I would see the tumor later. Dad kept it.
“Yuck! He’s sick,” the kids on the bus would say in disgust when I would say he still had it. But no, he wasn’t sick. Mom was.
She lay on the couch every day, that was it. Sometimes she pulled a blanket up. Sometimes two. Sometimes she took them off. But I never touched her blankets because she was sick and even moving the blankets hurt. Hugging her hurt the worst.
I could understand that because I was nine years old, right? I was the big girl. Couldn’t I remember to leave Mommy alone so she could sleep? Ryan didn’t know any better. He was only three.
And I would wonder: How can something hurt you so much that you can’t even hold your baby boy?
And I would think: Surgery was supposed to make you better.
And I don’t know what Mom thought because she never cried or complained. She lay on the couch, death-pale, and she ate what she was told to eat and threw it up afterwards. We all did what we were told because there wasn’t anything else we could do.
My Mimi and Papalelo came to take care of their daughter. Mimi was a registered nurse and Papalelo would come to have an entire hospital wing named after him for saving so many babies’ lives. All the way from Florida to Ohio, they brought gum and gifts and videogames and books and their stethoscopes and medical licenses and prescription pads.
They came to do all the things Mom couldn’t anymore. Wake me up, pack my lunch, put me on the school bus each morning. All dancing around Mom’s sleeping-dying figure on the couch.
And I thought: How can there be something so painful that even your own mommy and daddy can’t make you feel better?
Little by little, they helped her to stand up and walk around the living room. She was determined, they said, and after several months she could eat on her own and sleep without painkillers. This was good. Mimi and Papalelo booked tickets to go back home. Papalelo left us at the end of August. Mimi would stay for two more weeks to help Mom transition back into her life. She had a flight booked for September eleventh.
Life dragged me into September eleventh like a rollercoaster pulling me towards a drop. Mimi would leave while I was at school. This was the last day I would eat Toaster Strudels with her in the morning. This was the last day she would watch me walk to the bus stop. This was the last day her sweet lavender perfume would cover the too-clean, over-sanitized smell of the machines and medicines scattered around Mom’s couch. After this day, it would just be me, Dad, my baby brother, and the strongest woman I’d ever seen reduced to a near-ghost in the living room.
I hugged Mimi as long as I could before she sent me off to school on the morning of the eleventh. Even Fairfield East Elementary seemed agitated that day. Mrs. Wiggins didn’t care that I could hardly pay attention to her lessons. She kept glancing at her computer and talking to other teachers as I scribbled through worksheet after worksheet, thanking goodness she was not going to make me read or answer questions today. All day, she repeated the same unusual pattern of behavior: present an activity, help us begin, check her computer. And all day I waited to go home and discover how to interact with my broken-down mom.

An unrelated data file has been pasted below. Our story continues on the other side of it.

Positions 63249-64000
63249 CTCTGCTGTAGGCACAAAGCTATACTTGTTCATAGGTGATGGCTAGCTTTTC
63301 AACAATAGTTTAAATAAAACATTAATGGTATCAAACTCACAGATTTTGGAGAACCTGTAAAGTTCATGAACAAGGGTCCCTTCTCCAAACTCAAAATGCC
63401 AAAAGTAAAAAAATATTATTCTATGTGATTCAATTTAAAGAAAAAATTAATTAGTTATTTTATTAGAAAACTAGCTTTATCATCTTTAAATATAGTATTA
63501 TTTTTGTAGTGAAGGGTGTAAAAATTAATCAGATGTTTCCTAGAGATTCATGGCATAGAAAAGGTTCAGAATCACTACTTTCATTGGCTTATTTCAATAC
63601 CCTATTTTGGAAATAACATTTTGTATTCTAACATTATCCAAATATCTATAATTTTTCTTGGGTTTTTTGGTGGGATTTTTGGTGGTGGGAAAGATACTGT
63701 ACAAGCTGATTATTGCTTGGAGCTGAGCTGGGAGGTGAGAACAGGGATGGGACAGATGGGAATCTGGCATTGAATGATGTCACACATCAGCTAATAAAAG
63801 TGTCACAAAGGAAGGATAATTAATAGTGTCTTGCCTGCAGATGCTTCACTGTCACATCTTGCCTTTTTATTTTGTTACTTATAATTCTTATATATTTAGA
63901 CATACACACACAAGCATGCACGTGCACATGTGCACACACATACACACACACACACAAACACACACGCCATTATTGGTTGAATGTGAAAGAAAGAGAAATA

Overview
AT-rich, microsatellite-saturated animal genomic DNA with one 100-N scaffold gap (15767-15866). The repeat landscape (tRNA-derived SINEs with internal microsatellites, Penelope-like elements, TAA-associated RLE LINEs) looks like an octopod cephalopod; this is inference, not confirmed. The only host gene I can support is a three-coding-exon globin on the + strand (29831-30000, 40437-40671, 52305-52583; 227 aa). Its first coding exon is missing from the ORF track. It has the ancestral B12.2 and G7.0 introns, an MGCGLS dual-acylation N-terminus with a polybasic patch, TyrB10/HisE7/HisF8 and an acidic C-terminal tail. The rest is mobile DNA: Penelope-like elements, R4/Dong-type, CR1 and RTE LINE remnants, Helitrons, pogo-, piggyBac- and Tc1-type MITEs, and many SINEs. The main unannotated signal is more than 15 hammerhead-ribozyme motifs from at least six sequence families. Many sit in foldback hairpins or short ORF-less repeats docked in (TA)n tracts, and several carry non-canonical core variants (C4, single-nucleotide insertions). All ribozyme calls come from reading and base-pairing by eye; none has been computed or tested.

At 3:00 I finally slunk off the cold yellow bus to walk up the hill to my house, where I would be alone with my mom and my brother and the tumor. I opened the door and tip-toed down the long front hallway towards the living room and kitchen. I had learned that this was one of the many times I should expect Mom to be napping on the living room couch. I was to quietly walk over to the kitchen table, set down my bookbag – delicately!, eat a snack, complete my homework, and go to the basement to play. As Mom’s sleep patterns repeated, so my patterns of habits would repeat.
But as I walked down the hallway, I heard the soft sound of the television for the first time in weeks. It was on. As I turned the corner to see if this meant Mom might be awake, Mimi rose from a plush green chair next to Mom’s sofa.
“Let’s get a snack for you,” she said, spinning me around and steering me toward the kitchen. I hadn’t even noticed there was no snack ready for me on the table. What I had noticed were words like “bomber” and “suicide” flashing across the television screen.
“I decided to stay for a little while longer to help your mom,” Mimi explained, her brow furrowed. Suddenly realizing Mimi hadn’t smiled once since I walked in the door, I ran over to the couch to see my mother. Mimi hurried over to distract me, but she wasn’t fast enough to stop me from seeing an airplane crash into a tall tower on the tv screen.
“Was that supposed to be your plane?” I worried. Breaths came quicker and quicker. All this time I had been worrying about my mother dying, and I had never so much given any thought to the possibility that anyone else I loved could be moments from dying, too.
“Shh, sweetie, no, no,” Mimi consoled, folding me into her arms, “I am staying to help your mom. We need to be quiet and let her rest now.”
Mom’s eyes fluttered open. “It’s ok,” she whispered. She rolled to her side, and for the first time in months, I could clamber up onto the couch to be with her. As I settled into the couch with my too-fragile mother, she reached around me, and together we watched buildings topple over on the television screen. While everything else was crumbling, my mom was putting herself back together. “It takes time and it takes effort and it takes a lot of love,” she told me, “but people are good, and they will always want to help make things right again.”